Emergency medical number
Dial 911 and ask for an ambulance.
Contact your insurance company promptly if you’re referred to a medical facility for treatment.
Vaccinations and health risks
At least 8 weeks before your trip check:
- the latest information on vaccination recommendations and health risks in TravelHealthPro’s Fiji guide
- where to get vaccines and whether you have to pay on the NHS travel vaccinations page
Health risks include:
- Zika virus
The legal status and regulation of some medicines prescribed or bought in the UK can be different in other countries.
The NHS has information on whether you can take your medicine abroad.
Healthcare facilities in Fiji
FCDO has a list of English-speaking doctors in Fiji.
There is also guidance on healthcare if you’re living in Fiji.
Healthcare facilities are limited in range and availability. In serious medical emergencies, people are often evacuated to another country for treatment. Hospitals usually ask for immediate cash payment for health services
Travel and mental health
The Foreign, Commonwealth & Development Office (FCDO) cannot provide tailored advice for individual trips. Read this travel advice and carry out your own research before deciding whether to travel.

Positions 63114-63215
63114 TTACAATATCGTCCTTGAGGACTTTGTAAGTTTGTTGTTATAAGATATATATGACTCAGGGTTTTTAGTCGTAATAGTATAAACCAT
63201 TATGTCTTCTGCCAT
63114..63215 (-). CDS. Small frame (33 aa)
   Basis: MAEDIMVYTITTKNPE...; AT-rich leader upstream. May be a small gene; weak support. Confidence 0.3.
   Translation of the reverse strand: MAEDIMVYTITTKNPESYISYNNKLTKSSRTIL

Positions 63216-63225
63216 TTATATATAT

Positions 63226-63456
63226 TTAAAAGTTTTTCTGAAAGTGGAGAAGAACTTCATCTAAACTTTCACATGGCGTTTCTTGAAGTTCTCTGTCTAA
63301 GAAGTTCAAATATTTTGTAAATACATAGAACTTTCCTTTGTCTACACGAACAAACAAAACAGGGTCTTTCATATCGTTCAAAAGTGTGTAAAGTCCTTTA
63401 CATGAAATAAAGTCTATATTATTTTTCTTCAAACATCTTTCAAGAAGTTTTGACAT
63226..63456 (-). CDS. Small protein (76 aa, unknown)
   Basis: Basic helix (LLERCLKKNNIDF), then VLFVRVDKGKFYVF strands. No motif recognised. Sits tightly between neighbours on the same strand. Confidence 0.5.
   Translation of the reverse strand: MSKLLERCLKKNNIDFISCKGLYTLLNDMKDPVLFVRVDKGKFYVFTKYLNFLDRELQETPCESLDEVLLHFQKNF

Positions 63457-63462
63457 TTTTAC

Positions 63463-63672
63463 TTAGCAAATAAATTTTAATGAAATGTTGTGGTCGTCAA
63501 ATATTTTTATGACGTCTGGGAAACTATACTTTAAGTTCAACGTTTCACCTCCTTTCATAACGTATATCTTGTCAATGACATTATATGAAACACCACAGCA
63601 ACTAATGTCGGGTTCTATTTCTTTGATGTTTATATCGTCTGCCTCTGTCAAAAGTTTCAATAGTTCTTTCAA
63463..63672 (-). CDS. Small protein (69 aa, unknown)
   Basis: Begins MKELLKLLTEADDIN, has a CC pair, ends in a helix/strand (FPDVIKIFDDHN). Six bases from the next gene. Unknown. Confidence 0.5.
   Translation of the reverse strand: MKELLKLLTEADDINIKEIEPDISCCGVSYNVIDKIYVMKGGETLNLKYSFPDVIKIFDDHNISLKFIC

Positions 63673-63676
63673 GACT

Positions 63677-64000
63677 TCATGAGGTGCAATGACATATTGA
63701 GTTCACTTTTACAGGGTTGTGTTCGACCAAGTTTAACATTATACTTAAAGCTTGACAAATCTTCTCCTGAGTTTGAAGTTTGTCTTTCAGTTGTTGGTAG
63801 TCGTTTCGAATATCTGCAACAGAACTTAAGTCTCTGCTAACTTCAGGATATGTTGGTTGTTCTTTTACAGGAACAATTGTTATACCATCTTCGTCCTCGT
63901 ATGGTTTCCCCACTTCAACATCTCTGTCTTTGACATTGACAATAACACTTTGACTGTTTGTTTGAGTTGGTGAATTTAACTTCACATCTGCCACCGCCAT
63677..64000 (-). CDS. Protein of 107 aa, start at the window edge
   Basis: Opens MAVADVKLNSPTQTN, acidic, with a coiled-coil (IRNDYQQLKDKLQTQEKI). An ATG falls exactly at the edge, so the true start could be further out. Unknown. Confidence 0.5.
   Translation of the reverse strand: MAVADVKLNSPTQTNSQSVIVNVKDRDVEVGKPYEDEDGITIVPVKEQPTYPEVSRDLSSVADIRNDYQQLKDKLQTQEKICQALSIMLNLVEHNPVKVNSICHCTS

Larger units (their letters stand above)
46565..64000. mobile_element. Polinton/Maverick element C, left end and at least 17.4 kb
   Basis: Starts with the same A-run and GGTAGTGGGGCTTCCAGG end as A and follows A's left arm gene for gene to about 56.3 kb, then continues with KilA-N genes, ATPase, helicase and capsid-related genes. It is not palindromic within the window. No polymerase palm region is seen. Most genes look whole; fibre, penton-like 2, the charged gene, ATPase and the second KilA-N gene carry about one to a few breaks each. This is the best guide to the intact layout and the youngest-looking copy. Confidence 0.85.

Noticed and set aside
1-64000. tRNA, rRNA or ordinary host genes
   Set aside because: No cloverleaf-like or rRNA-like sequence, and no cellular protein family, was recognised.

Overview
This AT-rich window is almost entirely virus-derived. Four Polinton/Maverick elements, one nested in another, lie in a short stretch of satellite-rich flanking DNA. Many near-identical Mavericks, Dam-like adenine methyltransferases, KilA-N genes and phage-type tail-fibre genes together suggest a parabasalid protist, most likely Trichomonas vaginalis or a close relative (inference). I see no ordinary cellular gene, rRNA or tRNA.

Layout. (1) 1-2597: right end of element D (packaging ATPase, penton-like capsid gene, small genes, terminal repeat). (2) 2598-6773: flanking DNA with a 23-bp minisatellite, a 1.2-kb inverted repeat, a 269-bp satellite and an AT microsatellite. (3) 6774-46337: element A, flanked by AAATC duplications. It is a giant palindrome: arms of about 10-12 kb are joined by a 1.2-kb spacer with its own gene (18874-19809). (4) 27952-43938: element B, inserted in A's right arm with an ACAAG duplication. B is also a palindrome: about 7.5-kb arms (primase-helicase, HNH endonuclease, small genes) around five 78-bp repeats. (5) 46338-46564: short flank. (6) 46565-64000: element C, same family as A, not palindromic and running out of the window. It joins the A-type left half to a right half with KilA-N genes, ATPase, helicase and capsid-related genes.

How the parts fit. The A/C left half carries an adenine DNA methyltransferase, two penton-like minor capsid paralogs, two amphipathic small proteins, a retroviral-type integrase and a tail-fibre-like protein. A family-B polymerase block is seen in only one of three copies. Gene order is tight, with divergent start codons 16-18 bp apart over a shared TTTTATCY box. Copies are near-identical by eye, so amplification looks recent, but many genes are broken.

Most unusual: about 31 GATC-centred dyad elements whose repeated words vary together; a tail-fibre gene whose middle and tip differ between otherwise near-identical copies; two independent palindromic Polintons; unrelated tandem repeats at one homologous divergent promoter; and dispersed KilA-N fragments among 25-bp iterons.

Emergency services in Fiji
Telephone: 911 (ambulance, fire, police)
Contact your travel provider and insurer
Contact your travel provider and your insurer if you are involved in a serious incident or emergency abroad. They will tell you if they can help and what you need to do.
Refunds and changes to travel
For refunds or changes to travel, contact your travel provider. You may also be able to make a claim through insurance. However, insurers usually require you to talk to your travel provider first.
Find out more about changing or cancelling travel plans, including:
- where to get advice if you are in a dispute with a provider
- how to access previous versions of travel advice to support a claim
Support from FCDO
FCDO has guidance on staying safe and what to do if you need help or support abroad, including:
- finding English-speaking lawyers, funeral directors and translators and interpreters in Fiji
- dealing with a death in Fiji
- being arrested or imprisoned in Fiji
- getting help if you’re a victim of crime
- what to do if you’re in hospital
- if you’re affected by a crisis, such as a terrorist attack
Help abroad in an emergency
If you’re in Fiji and you need emergency help from the UK government, contact the British High Commission in Suva.
FCDO in London
You can call FCDO in London if you need urgent help because something has happened to a friend or relative abroad.
Telephone: 020 7008 5000 (24 hours)